This Summer my family and I vacationed to Costa Rica. In Costa Rica there are many, many street dogs. Some are taken care of by the villagers some are not. By street dogs I mean mixed breed dogs that roam free. My 10 year old daughter who knows my Be A Tree presentation by heart was unsure of what to do when approached by these off leash dogs. These dogs either sought human attention or were on their own missions and ignored the humans. We threw Be a Tree out the window and went with reading the universal language of dogs (I at least spoke that language, my Spanish could improve however). One particular dog I will call him Spider after the crab. As we walked along the beach looking for turtles he joined us but he was not there for us, he had a job. Spider was sniffing out crabs. After many failed attempts to dig one up, success! Spider got a big crab and the fight began. The crab snapped his claws at Spider, spider showed him his teeth and got nipped on the nose. They danced Spider showing teeth and the crab clicking his claws and occasionally getting Spiders nose. This dance continued for a good 5 minutes and then Spider moved on and the crab returned to the sea, I got the feeling that this was a daily routine for Spider, he seemed to enjoy playing with the crab and had no intention of eating it. So the lessons from this story: street dogs still speak dog, don’t play with crabs, and most importantly my husband asked me since Be A Tree works so well for dogs what works for crocodiles, my response Be A Log since the Caimans are always lounging on logs I figured the crocodiles would do the same.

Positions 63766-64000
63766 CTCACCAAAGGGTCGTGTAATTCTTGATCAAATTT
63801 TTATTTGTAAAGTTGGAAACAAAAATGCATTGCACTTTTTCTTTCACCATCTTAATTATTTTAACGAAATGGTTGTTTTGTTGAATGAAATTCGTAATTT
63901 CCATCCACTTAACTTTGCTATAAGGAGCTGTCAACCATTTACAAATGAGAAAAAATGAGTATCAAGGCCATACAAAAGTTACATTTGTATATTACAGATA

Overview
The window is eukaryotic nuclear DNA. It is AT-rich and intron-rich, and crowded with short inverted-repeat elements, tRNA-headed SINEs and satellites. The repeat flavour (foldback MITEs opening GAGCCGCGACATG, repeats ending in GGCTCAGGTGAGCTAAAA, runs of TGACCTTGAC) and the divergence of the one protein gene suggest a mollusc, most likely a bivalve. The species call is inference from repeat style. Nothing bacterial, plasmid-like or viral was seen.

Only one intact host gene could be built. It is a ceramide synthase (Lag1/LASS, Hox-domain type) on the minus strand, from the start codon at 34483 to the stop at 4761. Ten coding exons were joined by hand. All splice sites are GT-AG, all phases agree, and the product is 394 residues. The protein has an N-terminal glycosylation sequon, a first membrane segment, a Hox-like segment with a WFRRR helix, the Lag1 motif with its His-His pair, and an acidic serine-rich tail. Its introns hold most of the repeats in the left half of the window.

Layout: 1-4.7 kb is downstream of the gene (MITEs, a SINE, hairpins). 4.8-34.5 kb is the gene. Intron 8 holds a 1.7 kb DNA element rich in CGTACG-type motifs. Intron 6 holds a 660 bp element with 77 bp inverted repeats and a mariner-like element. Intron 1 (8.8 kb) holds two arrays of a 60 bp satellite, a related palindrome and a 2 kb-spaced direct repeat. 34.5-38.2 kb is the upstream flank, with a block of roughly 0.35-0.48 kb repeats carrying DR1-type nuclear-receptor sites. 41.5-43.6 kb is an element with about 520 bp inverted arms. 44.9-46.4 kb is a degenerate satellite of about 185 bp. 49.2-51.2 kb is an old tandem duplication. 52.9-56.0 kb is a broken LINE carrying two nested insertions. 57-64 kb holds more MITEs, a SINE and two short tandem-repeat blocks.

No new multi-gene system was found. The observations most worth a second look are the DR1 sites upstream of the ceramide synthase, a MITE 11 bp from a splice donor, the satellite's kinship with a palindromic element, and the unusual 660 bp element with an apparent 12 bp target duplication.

A side note: Some of the villages in Costa Rica with street dogs tended to take care of them, however this was not universal. Some of these dogs were malnourished, injured, and often ignored. Upon further investigation I discovered Adopt a Street Dog From Costa Rica, Inc. which is a 501 (c) (3) nonprofit organization based in Berkeley California. This wonderful organization places Costa Rica’s street dogs in loving homes in the USA. They estimate that there are about a million street dogs in Costa Rica. For more information about adopting or to donate check out their Facebook page.